Economic Catch-up and Technological Leapfrogging

Economic Catch-up and Technological Leapfrogging

The Path to Development and Macroeconomic Stability in Korea

Keun Lee

This book elaborates upon the dynamic changes to Korean firms and the economy from the perspective of catch-up theory. The central premise of the book is that a latecomer’s sustained catch-up is not possible by simply following the path of the forerunners but by creating a new path or ‘leapfrogging’. In this sense, the idea of catch-up distinguishes itself from traditional views that focus on the role of the market or the state in development.

Chapter 12: Moving factories overseas and impacts on domestic jobs: the case of Samsung

Keun Lee

Subjects: asian studies, asian development, asian economics, asian innovation and technology, development studies, asian development, development economics, economics and finance, asian economics, development economics, economics of innovation, evolutionary economics, innovation and technology, asian innovation, economics of innovation

Abstract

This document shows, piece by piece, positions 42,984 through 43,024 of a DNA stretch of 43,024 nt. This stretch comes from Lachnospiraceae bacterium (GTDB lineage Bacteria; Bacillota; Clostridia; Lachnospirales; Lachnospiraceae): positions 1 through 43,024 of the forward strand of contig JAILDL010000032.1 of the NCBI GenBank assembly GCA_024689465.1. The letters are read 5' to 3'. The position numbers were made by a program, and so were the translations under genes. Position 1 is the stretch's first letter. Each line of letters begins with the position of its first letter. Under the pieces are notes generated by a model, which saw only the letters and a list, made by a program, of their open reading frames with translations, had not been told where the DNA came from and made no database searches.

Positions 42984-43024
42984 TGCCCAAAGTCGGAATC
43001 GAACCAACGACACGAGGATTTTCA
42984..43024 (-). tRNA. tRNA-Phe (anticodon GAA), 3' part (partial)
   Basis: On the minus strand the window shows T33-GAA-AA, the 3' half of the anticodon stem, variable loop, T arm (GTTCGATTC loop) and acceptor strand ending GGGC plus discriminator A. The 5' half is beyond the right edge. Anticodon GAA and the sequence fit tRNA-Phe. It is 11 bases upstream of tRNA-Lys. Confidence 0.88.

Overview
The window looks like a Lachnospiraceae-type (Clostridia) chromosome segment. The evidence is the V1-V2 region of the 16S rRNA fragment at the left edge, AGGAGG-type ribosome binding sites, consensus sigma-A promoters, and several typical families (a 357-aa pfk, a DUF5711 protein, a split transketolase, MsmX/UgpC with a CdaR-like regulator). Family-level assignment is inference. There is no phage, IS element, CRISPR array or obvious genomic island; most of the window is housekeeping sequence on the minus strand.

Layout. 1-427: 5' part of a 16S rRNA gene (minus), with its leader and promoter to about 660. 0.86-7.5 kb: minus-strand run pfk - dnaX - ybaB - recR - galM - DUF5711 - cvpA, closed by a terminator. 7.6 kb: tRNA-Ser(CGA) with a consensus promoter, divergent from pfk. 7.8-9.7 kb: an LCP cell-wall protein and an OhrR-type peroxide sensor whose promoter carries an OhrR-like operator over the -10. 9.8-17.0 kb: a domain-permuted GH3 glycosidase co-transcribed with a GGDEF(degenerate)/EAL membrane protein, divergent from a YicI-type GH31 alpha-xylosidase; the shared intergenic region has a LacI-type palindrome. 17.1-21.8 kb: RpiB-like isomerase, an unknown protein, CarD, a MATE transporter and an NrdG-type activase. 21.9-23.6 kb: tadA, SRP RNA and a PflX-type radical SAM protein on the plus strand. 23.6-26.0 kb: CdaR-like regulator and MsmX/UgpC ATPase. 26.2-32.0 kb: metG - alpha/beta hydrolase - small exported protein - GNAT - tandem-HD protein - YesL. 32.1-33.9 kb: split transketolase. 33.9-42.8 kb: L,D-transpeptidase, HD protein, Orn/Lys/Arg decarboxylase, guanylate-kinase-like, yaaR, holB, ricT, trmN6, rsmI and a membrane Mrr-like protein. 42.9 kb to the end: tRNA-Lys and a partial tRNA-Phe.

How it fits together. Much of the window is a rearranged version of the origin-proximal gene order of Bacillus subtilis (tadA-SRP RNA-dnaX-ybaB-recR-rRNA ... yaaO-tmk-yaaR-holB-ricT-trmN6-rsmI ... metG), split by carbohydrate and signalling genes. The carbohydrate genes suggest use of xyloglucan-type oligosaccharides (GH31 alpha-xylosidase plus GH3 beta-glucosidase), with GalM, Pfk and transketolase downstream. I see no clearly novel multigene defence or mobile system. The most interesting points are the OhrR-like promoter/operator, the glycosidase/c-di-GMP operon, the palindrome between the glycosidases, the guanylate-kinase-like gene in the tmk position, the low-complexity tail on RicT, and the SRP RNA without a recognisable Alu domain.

Chapter 12 examines the effects of establishing factories abroad on domestic jobs and the issue of technological hollowing out, using the case of Samsung Electronics’ mobile phone business. It finds that the offshoring of mobile phone assembly to China, India, Brazil, and Vietnam did not result in a reduction of domestic jobs. On the contrary, Samsung’s domestic employment increased from 5,960 persons in 2002 to 20,500 in 2012. This increase mainly reflects a net increase in high-paying jobs (R & D, engineering, design, marketing) while the number of low-paying jobs (assembly) remained stagnant. To cope with possible technological hollowing out, Samsung kept its core engineers/technicians in a special unit, instead of firing them, whenever domestic assembly lines were reduced or foreign lines were established. They were kept inside the so-called “global manufacturing technology center,” with the number of its employees increasing from 80 in 2006 to more than 1,103 in 2011. These employees visit overseas factories to conduct activities such as maintenance, monitoring, re-modeling of assembly lines, and automation. In terms of strategy, Samsung engages in offshoring, but not outsourcing. This is in contrast to Apple which does both offshoring and outsourcing by contracting with Foxconn.

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